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On March 7, 1908, Edward Bauer filed his deed, having successfully completed requirements under the Homestead Act. In May 1920, A. C. Krause (Grandpa) bought said Homestead and in July 1936, he deeded this property, as well as his own homestead, to his six children. Harry received the 70 acres where we made our home from 1947 until 1974.

Harry had a portable mill, which he started operating in 1946, and to be nearer his work, we built what we thought was going to be a tent bottom for temporary living at "The Homestead". Somehow the walls were built higher, a roof was added and the tent never materialized. The lumber used was rough spruce which, after shrinking, allowed for much air conditioning. Two lean-to bedrooms were added to our 10x15 cottage. The first winter we papered a new section each time we brought home another cardboard box of groceries. Our three oldest children (3 months, 2 and 4 years old) were often cold. We had no electricity. I washed for five on the board and dried my clothes in the rafters, ironed with sad-irons, used an earthenware crock for refrigeration, and kept books and made payroll checks for 25 employees by the light of a kerosene lamp, using a rough board table for my desk.

For a city girl, this was quite an adventure. I'm glad to have had the experience, but that's as far "back to nature" as I care to go. We finished the interior of this house, added on, had cold running water and electricity during the next year. Telephones were not to come to Mountain Brook for at least another ten years although we did have the use of a forest service phone, which was better than traveling six miles to the nearest phone.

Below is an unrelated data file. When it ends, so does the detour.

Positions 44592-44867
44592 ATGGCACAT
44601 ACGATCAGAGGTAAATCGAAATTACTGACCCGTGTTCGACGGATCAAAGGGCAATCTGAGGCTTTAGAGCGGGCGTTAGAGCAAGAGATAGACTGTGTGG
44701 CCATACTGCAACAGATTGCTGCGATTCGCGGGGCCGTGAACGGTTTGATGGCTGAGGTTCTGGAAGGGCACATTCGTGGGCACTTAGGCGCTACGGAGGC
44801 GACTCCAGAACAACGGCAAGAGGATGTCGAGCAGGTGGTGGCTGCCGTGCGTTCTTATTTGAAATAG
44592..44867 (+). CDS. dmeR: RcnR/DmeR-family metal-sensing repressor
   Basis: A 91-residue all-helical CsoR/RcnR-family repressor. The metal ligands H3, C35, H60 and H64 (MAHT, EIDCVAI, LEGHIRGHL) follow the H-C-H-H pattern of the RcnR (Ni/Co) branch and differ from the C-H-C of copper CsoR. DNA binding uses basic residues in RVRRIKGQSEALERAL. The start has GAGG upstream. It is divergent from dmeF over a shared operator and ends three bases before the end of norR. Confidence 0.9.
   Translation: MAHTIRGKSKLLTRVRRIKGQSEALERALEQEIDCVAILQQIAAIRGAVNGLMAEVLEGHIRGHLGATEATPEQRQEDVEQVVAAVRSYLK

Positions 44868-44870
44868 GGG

The road at that time was mostly a single lane winding road, which was impassable except by a large truck in the spring. One spring we couldn't get through the stretch from Reaser's corner to the Peters Ridge Road at all. Some of the men hauled in large rocks, which disappeared in the mud, but it did help for future travel.

The mill was enlarged and put on a permanent foundation about 1950, modernized in 1955 and operated full and part time by us until 1976. The white house was built in 1952, and surely seemed luxurious after the other one. We even had hot water and an indoor bathroom!

Our children enjoyed life in Mountain Brook, all four graduating from the school here. Now two of our grandchildren are enrolled in Mountain Brook School.

We have enjoyed living in the friendly and close-knit community at the foot of the beautiful mountains.

The property on which I now live was homesteaded by John Johnson and passed through many hands, some by sale, by forfeiture, or by bankruptcy.

Often called "the white pine mill," the property gained that name legitimately. In 1923 a portable sawmill was brought, and enough lumber was sawed to build a camp. The operators were taking out white pine for the Diamond Match Company. Skidding was done by horse. They built a track of 4x6 ft. about 2¼ miles up Noisy Creek Canyon and moved the logs by donkey engine to the mill. The lumber was hauled out on Ford trucks (must have been model T's) past Lake of the Woods. Where the ground was softest they built a mile of road of sawed planks with logs along the edges to keep the trucks on the road. Men who reportedly worked on this job were: Ernie Cooper, Harry Hopkins, George Fredenberg, Emory Walker, Sam Cole, Ed Probert, Al Knowles, Ira and Arthur Lister, Robert Managhan, George Richards, Babe Hopkins, Ward McMillan, Chet Johnson and probably others.